Congenital cerebellar ataxia due to autosomal recessive GRID2 deficiency is a rare, genetic, progressive neurodegenerative disease that results from GRID2 deficiency. It is characterized by motor, speech and cognitive delay, hypotonia, trunk and appendicular ataxia, eye movement abnormalities (upward gaze tonic deviation, nystagmus, oculomotor apraxia). It can also be associated with intentional tremor. Brain images reveal progressive atrophy of the cerebellum with the cerebellar floc especially affected. The term ataxia is used to refer to a syndrome characterized by symptoms such as imbalance and motor coordination. When these changes are due to dysfunction in the cerebellum, the posterior structure of the brain , the concept of cerebellar or cerebellar ataxia is used . Ataxia can affect the fingers , hands , upper and lower extremities , the body, speech, or eye movements. This loss of coordination can be caused by various and diverse medical and neurological conditions; For this reason, it is important that a person with ataxia seek medical attention to determine the underlying cause of the symptom and to get the proper diagnosis.
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- 1 Types of ataxia
- 2 Origin of ataxia
- 3 Characteristic symptoms and signs
- 4 How it is diagnosed
- 5 Causes of this alteration
- 6 Treatment of cerebellar ataxia
- 7 Sources
Types of ataxia
There are two main types of cerebellar ataxia : acute cerebellar ataxia and chronic cerebellar ataxia . We speak of acute cerebellar ataxia when the symptoms appear abruptly, and we say that it is chronic when they develop progressively. Acute cerebellar ataxia is more frequent than chronic. It usually appears in infants and young children in the period following an illness. The chronic cerebellar ataxia often associated with neurological disorders structural, as caused by trauma , tumors and [[autoimmune diseases.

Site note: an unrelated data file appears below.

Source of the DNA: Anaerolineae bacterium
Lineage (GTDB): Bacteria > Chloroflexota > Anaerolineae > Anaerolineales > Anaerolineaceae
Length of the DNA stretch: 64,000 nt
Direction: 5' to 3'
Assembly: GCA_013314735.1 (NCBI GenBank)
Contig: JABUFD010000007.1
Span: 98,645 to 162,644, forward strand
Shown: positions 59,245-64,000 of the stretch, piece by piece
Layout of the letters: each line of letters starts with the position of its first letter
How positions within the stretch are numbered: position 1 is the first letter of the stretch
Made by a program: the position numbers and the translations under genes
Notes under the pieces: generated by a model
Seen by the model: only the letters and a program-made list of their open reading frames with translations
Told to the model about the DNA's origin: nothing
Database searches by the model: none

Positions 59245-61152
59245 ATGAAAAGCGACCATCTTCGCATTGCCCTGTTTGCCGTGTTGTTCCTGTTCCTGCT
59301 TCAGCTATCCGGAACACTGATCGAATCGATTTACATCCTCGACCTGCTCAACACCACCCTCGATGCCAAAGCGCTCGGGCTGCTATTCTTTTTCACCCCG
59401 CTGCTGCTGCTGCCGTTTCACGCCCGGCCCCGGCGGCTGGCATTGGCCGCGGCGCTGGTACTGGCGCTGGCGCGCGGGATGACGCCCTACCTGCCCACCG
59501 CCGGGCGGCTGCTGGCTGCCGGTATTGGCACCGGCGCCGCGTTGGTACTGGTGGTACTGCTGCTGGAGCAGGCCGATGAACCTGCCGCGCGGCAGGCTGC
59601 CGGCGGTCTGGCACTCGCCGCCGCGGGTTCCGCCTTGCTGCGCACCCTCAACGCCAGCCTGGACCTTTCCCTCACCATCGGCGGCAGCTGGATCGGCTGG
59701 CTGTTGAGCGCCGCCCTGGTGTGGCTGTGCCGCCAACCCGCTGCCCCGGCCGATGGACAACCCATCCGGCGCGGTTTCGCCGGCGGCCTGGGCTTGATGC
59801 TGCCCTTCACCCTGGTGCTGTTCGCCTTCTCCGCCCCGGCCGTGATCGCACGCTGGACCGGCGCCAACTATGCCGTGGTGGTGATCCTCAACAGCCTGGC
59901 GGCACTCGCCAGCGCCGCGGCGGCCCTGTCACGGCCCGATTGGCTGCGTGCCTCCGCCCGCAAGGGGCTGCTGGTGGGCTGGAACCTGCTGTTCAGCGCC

Origin of ataxia
Often ataxia is caused by loss of function in the part of the central nervous system that serves as the focal point, which is the cerebellum . The cerebellum is located at the back and lower part of the head . The right part of the cerebellum controls coordination on the right side of the body, and the left part controls coordination on the left. The central part of the cerebellum is involved in coordinating the complex movements of walking or walking. Other parts of the cerebellum help coordinate eye movements, speech, and swallowing.
Symptoms and characteristic signs
The main symptoms of cerebellar ataxia are related to the coordination of movements of different parts of the body, since this type of signs are what define the ataxia. However, most commonly, other changes associated with damage to the cerebellum also appear. Scientific research has determined that these symptoms and signs occur on the ipsilateral side of the body, that is, in the same hemisphere where the lesion is located in the cerebellum.